"Tax season" as we all know it is an American tradition. For a few months at the beginning of each year everyone is scrambling to find receipts, W-2 forms, mortgage interest, business profits, etc. so that they can get to their tax accountant and find out the good or not-so-good news about their tax bill.
Most years there is a practical window of about 10 weeks to get all this accomplished, from the first week of February through April 15 (remember, most of us don't even receive all our paperwork from third parties until the end of January). For me as a CPA, this is my claimed reason for my current hair style, or to be more candid, lack of hair much at all. I've chosen to let my genetics off the hook for this one.
In early January, the IRS announced a delayed, Jan. 30, start to the 2013 tax filing season, and it did not start accepting business tax returns until Feb. 4. The IRS also announced that, because of the need for extensive form and processing systems changes, many taxpayers would not be able to file returns until March -- and when in March we still do not know.
Jeffrey Porter, chair of the AICPA’s Tax Executive Committee, sent a letter to Steven Miller, acting commissioner of the IRS, on Friday raising concerns about the “very compressed and difficult filing season” AICPA members and their clients are facing, due to the ongoing delays in the IRS’s acceptance of certain tax forms.
The IRS published a list of forms that it would not be able to accept on Jan. 30. Currently, there are still 29 forms that cannot be filed because they must be updated and systems for processing them tested. The IRS has said it will start accepting returns that include these delayed forms in the first week of March, but has not given a specific date. In his letter, Porter expressed concern about the continuing delay in the release of these forms and asked the IRS to clarify when those forms will be available.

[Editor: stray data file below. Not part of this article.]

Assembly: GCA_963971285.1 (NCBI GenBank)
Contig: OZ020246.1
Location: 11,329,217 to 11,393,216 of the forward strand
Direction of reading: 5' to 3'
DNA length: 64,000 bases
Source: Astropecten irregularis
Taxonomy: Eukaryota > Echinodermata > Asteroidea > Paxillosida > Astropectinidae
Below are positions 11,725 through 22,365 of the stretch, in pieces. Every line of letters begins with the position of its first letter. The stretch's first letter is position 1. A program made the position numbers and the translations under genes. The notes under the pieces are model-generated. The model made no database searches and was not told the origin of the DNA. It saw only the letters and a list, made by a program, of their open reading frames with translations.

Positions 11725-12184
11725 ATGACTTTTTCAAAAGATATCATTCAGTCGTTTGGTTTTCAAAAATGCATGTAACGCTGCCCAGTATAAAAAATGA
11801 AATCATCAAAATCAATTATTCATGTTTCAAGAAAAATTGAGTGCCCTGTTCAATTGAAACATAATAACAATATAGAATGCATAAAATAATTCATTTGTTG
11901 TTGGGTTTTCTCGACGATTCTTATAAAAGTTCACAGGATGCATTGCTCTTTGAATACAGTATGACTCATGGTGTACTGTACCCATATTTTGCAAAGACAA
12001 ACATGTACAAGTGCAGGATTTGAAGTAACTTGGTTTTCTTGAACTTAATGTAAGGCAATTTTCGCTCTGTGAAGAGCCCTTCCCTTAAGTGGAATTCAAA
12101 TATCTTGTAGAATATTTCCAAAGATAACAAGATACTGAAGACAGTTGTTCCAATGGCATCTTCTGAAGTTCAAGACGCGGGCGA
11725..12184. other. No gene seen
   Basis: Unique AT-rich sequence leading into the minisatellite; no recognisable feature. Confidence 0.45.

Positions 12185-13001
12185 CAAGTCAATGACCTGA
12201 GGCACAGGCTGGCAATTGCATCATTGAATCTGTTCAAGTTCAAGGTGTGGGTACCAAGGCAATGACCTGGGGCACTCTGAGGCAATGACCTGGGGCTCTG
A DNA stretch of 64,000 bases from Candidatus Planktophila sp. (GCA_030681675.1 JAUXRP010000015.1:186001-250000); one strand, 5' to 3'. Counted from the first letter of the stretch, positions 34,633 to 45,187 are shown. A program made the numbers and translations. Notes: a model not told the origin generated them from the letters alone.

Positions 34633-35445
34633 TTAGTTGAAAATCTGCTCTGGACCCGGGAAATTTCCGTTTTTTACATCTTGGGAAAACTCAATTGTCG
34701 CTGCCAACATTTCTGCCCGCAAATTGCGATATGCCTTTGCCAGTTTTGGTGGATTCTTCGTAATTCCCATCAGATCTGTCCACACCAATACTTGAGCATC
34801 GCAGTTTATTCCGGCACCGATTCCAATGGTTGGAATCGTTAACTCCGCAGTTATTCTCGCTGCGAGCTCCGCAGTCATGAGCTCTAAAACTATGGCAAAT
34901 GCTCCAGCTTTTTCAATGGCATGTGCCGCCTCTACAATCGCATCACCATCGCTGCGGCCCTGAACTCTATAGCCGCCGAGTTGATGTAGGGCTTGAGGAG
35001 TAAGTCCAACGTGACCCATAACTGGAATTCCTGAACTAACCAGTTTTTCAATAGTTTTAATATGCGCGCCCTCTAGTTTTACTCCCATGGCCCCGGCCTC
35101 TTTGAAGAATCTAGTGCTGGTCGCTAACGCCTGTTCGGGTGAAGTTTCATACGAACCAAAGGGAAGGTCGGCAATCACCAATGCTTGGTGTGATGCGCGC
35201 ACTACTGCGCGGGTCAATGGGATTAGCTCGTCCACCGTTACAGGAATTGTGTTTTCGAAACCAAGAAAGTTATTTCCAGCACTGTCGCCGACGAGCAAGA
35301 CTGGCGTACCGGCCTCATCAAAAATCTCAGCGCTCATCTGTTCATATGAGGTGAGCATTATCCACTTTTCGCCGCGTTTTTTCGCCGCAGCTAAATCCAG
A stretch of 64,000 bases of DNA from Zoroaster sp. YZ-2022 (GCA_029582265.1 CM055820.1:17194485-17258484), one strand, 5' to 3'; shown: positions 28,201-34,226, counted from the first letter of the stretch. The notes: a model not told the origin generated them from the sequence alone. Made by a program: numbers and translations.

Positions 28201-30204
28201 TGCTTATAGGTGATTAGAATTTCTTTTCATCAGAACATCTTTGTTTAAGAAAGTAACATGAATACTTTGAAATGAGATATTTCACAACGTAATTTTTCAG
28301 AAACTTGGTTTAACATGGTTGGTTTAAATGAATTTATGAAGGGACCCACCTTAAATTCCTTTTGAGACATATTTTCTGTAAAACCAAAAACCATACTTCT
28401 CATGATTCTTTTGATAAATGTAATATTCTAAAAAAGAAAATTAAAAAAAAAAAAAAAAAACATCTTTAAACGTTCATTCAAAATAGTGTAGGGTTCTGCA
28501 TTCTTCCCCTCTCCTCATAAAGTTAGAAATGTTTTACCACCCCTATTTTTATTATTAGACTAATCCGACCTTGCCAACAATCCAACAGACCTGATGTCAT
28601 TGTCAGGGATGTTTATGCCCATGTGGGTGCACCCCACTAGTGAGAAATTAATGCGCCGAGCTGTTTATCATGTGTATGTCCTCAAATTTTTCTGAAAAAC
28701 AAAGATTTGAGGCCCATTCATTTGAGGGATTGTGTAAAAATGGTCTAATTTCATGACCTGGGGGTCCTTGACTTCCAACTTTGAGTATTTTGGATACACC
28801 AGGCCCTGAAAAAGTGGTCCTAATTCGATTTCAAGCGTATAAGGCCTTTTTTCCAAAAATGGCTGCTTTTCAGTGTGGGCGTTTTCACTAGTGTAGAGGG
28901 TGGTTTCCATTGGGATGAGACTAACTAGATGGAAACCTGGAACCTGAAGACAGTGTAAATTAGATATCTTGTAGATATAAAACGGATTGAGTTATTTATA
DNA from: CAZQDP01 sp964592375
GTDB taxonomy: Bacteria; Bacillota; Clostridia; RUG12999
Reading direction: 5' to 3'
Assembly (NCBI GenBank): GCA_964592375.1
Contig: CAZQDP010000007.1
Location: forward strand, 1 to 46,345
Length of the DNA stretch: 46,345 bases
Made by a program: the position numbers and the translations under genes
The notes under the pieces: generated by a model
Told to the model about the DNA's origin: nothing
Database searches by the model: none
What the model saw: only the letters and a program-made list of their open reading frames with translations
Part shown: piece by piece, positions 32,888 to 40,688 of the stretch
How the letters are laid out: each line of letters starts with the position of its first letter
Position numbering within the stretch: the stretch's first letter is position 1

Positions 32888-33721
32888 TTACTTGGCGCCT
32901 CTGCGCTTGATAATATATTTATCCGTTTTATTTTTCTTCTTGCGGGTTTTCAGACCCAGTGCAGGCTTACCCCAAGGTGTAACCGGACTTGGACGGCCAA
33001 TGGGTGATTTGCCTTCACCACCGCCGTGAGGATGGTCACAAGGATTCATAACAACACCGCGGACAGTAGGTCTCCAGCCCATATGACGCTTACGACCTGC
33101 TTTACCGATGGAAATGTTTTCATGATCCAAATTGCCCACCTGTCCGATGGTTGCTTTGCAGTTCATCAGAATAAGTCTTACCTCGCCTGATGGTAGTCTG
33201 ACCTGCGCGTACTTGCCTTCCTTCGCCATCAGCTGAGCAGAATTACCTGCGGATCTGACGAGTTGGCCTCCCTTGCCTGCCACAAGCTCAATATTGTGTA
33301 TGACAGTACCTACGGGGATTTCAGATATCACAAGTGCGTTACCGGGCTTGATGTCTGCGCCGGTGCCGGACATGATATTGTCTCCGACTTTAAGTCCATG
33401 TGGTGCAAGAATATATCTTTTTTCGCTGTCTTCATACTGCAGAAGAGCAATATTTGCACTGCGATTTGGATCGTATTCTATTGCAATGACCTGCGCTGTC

Porter expressed to the IRS particular concern “about the impact the delays in forms releases will have on the processing of partnership, S corporation, C corporation and other business returns due on March 15.”
He noted that preparers may have only seven days to complete these returns, and he raised the issue of returns that require Form 5471, Information Return of U.S. Persons With Respect to Certain Foreign Corporations, an “extremely complicated” form that “it will be a challenge to complete the filing of” by the March 15 due date.
Porter also raised the issue of problems individual taxpayers are having with the delays—“particularly taxpayers who file one of the delayed forms or needs a Form K-1 from a flow-through entity in order to file their return.”
AICPA recommendations to the IRS
Porter wrote that the AICPA wants to enter a dialogue with the IRS on three issues:
- Sec. 6651 failure to file and failure to pay penalties. The AICPA requests that the IRS “should instruct tax examiners to more readily accept grounds for reasonable cause relief if the taxpayer’s facts demonstrate that the challenges of this tax season caused the return’s delinquency”;
- Sec. 6654(e)(3) estimated tax penalty relief. The AICPA asks the IRS to consider granting estimated tax penalty relief based on the unusual circumstances surrounding this tax season and “for reasons of equity and good conscience”;
- Clarity in the release of tax forms. The AICPA requests the IRS to provide “more clarity about the timing for the release of the remaining tax forms.”
To be fair about it all...
Now, to be fair about it all I cannot put this mess on the shoulders of the IRS. That burden goes to the White House, House of Representatives and Senate for their complete lack of ability to work together and get the real work of our country done in any timely manner. It was our elected politicians and their brinkmanship that chose to pass significant lax law changes the first week of January 2013. So, my hat is off (and exposing my bald results of dealing with the tax laws) to those at the IRS scambling to clean up the political administrative mess that has been thurst upon them.
What does this mean to you?
What this means to you as a taxpayer is that you may find it taking longer to get your returns filed this year, longer to receive all your 1099s and Form K-1s and you may be much nearer to the April 15 due date before you and your tax professional can figure out just where you stand tax-wise. So, have a cup of coffee (since we're talking taxes only decafe is allowed), pick up a good book and patiently wait for it all to play out.
Or, if you need something more theraputic to do, use the time to fire off a few letters to your elected representatives telling them to knock off the ultra right or left partisan bologna (I'd rather use a differnt description that is the same as my initials, but don't want to offend anyone) and get to the buisness of real representative governing.
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